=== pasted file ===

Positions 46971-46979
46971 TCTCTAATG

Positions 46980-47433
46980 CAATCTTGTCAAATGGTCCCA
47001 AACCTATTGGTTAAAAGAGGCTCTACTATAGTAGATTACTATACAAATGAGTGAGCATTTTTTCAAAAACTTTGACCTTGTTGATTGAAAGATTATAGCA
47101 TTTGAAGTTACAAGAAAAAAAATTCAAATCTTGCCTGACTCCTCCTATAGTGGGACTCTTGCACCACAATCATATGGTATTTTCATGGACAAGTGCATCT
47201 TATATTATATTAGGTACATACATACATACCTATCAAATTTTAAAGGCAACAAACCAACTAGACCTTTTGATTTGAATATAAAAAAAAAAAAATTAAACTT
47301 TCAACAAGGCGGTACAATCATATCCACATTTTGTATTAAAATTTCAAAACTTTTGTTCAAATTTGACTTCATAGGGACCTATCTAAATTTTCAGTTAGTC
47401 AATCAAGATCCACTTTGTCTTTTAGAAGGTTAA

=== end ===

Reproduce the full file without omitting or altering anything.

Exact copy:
Positions 46971-46979
46971 TCTCTAATG

Positions 46980-47433
46980 CAATCTTGTCAAATGGTCCCA
47001 AACCTATTGGTTAAAAGAGGCTCTACTATAGTAGATTACTATACAAATGAGTGAGCATTTTTTCAAAAACTTTGACCTTGTTGATTGAAAGATTATAGCA
47101 TTTGAAGTTACAAGAAAAAAAATTCAAATCTTGCCTGACTCCTCCTATAGTGGGACTCTTGCACCACAATCATATGGTATTTTCATGGACAAGTGCATCT
47201 TATATTATATTAGGTACATACATACATACCTATCAAATTTTAAAGGCAACAAACCAACTAGACCTTTTGATTTGAATATAAAAAAAAAAAAATTAAACTT
47301 TCAACAAGGCGGTACAATCATATCCACATTTTGTATTAAAATTTCAAAACTTTTGTTCAAATTTGACTTCATAGGGACCTATCTAAATTTTCAGTTAGTC
47401 AATCAAGATCCACTTTGTCTTTTAGAAGGTTAA